Let’s face it; credit cards are convenient and increasingly safe to use. More Canadians are choosing to pay with credit cards. In Canada alone, there are 9.68 million Visa and Mastercards in use. It is, therefore, beneficial for businesses to accept credit cards as a form of payment. This article looks at some associated costs to help you make the best business decision.
How to get started
To process credit cards, you need a terminal that allows the payment information to be entered and funds electronically transferred. Purchasing one can be costly; if you decide to lease the equipment, you must pay monthly fees. It may be cost-efficient to buy the terminal outright, depending on your situation.
Types of Fees
An interchange fee is a per-transaction fee charged by the issuing bank. It covers their costs and protection from fraud, car rental insurance and reward programs.
The factors that determine the amount are:
- If the transaction was processed at a point of sale or online
- The amount charged
- The type of business
- The type of card. Premium cards charge higher fees
- International transactions (0.005%-3.0%)
Brand Fees (Assessment Fees)
These are fees paid to the credit card brand. It is how brands like Mastercard and Visa make most of their money. It’s a small fee of 0.07% to 0.09% of the transaction based on monthly sales.
Payment Gateway fees
A payment gateway is a physical machine used in stores, for example, a cashier or self-serve station. It can also be used online, more commonly experienced as Checkout on an e-commerce site. Payment gateway fees are processing fee per item that is charged monthly. These charges cover operating expenses, software maintenance, and tech upgrades.
PCI stands for payment card industry data security. It is also known as PCI DSS. The PCI fees are paid to the payment card industry. PCI Standards are a set of guidelines to ensure cardholder data remains secure. They range from $5 per month to $99 per year.
These fees are charged for insufficient funds or transaction chargebacks. Also, some providers charge an activation fee when your merchant account is first opened. This can be up to $300.00.
Credit card processing
Who are the players in credit card processing?
Mastercard, Visa, American Express and Discover are the four major credit card networks. Of the four networks, two are card issuers — Amex and Discover — which we will explain more about in the next section. In addition to aiding transactions, card networks determine where credit cards are accepted.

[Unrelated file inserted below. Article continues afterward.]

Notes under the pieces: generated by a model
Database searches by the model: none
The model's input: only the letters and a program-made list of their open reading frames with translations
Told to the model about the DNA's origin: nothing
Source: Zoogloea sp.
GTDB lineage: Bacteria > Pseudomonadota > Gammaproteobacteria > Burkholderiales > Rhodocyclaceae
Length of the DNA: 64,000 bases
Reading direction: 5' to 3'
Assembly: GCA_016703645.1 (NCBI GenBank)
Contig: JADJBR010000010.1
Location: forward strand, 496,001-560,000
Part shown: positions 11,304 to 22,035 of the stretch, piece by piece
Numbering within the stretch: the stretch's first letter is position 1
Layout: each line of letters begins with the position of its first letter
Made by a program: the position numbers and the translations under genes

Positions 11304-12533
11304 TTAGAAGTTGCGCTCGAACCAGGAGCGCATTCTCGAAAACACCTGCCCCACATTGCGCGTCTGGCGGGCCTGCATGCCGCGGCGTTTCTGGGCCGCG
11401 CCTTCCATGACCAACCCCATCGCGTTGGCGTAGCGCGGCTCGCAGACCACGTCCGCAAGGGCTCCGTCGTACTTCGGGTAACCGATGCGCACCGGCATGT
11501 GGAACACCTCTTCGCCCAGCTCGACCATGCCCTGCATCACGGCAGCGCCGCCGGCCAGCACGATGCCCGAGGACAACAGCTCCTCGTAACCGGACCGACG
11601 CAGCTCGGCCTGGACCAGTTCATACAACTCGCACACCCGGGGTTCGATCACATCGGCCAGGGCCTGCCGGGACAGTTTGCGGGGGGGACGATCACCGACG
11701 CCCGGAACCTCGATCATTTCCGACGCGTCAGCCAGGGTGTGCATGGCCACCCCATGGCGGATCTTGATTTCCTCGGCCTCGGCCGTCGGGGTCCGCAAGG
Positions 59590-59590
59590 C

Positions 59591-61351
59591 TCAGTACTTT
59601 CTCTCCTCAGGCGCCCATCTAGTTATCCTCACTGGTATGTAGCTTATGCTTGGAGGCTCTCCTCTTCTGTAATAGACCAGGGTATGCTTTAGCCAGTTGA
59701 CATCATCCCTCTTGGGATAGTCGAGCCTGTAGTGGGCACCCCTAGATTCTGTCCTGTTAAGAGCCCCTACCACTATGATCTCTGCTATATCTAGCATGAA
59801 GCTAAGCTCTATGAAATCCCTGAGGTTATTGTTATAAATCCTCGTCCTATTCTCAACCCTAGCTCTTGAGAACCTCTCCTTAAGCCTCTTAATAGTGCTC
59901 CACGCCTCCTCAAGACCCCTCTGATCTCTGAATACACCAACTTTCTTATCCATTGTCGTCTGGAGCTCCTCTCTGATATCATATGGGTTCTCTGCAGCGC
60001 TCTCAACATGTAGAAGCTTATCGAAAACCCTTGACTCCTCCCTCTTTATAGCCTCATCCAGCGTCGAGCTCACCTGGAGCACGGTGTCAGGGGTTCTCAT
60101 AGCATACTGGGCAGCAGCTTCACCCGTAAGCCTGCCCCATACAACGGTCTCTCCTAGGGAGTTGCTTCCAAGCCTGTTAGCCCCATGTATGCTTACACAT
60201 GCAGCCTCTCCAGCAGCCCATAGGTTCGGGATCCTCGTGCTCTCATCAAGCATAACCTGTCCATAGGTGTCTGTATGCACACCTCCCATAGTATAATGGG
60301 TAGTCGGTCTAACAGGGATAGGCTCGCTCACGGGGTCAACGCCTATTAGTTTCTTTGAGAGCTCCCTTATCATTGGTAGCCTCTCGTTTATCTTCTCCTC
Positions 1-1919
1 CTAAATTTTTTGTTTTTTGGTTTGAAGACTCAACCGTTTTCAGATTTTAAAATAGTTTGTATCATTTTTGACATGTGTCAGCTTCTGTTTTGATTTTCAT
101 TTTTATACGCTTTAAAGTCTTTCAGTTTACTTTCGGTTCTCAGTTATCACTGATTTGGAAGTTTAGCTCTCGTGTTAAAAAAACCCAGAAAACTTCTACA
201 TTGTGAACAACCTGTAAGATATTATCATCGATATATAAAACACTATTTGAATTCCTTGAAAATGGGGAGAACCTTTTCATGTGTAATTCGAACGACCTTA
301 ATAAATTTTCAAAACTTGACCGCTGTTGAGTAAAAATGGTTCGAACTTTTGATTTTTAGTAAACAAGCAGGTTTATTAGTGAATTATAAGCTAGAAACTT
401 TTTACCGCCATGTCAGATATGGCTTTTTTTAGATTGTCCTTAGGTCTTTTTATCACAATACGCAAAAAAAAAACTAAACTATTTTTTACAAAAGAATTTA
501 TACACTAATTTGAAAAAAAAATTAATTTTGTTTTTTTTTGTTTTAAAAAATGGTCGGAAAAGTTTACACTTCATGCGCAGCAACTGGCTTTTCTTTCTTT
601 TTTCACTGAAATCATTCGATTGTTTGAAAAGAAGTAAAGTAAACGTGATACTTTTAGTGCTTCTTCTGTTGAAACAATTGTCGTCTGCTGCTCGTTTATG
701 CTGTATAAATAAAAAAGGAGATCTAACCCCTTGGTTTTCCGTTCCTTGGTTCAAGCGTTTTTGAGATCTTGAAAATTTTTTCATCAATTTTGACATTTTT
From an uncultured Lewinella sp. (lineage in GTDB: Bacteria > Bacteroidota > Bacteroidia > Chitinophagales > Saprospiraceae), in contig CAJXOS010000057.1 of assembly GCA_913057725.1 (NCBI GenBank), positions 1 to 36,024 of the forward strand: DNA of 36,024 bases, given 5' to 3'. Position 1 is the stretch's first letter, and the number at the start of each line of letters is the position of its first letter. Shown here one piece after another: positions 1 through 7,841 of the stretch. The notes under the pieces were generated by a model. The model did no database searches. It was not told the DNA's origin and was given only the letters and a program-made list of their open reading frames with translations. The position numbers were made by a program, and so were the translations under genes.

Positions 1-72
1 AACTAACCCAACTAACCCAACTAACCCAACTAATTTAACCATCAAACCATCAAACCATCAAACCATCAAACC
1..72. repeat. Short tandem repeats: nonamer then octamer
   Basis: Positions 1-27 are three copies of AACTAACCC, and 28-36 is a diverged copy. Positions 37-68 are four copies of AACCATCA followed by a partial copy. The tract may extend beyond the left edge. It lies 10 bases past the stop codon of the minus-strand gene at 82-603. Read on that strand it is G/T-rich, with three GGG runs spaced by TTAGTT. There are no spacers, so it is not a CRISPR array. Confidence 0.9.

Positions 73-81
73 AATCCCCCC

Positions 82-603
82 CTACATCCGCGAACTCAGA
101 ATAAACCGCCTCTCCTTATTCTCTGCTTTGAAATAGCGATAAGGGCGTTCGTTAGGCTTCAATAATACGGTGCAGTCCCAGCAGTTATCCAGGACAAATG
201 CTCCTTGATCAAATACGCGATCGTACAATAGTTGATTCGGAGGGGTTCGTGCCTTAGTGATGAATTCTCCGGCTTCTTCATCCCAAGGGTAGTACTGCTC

An issuer is the cardholder’s or customer’s bank. Issuers can also include fintech companies and payment firms. The issuing bank must pay the acquirer for approved credit card transactions and collect payment from cardholders.
The business uses processing services—for example, the grocery store or Amazon.
This company provides the terminal and service to process credit cards. It can be a bank organization or a cloud-based service.
Merchant account vs Payment Service
- A merchant account is set up by a bank or company and provides a terminal and processing service.
- Payment service provides online payment processing.
How to pay fewer fees
Credit cards are a large part of doing business, and most cannot afford to lose business by using cash only, but do not overpay for credit card fees!
Processing fees can vary and change twice a year, in April and October. Always check with your provider for the pricing breakdown.
There are some ways you can keep fees lower:
- Shop around for a provider
- Give a discount to customers that pay in cash or debit. This method only makes sense for some types of businesses, though. Customers will be less likely to pay cash for high-priced items, and the company should consider the labour cost of someone counting the money and depositing it into the bank.
- Charge a surcharge. Effective October 6, 2022, businesses can charge the customer a fee of up to 2.4% for using a credit card. This discourages card use for small purchases that may be less than the processing fee.
- Set a minimum purchase. Small purchases are only valuable to the business if they are at least the fee charged by the credit card provider. Creating a minimum purchase requirement for credit card use is a way to ensure the sale is higher than the fees it makes.
- Avoid chargebacks – When a customer disputes a charge, it can increase processing fees because the bank may deem the business a higher risk. The company can charge the card regularly if customers sign a pre-authorized form. This works well for service or subscription businesses.
- Negotiate – The business can meet with the provider before the merchant account is set up to discuss processing fees. Often banks are willing to negotiate in the beginning. If the business already has a contract with the provider, it will have to wait until it expires to negotiate better fees and terms. For smaller companies, it is a good idea to refrain from signing lengthy contracts with a service; this way, there is more opportunity to negotiate or change providers.
Before using a method to control fees, be sure the merchant contract allows it and always explain costs to customers before they are charged. Customers must know what they’re paying to reduce chargebacks or bad reviews.
While it is true that accepting credit cards is an added cost to small businesses, the costs can be manageable with some research and shopping for providers. Take time to understand your needs and what makes sense for your business.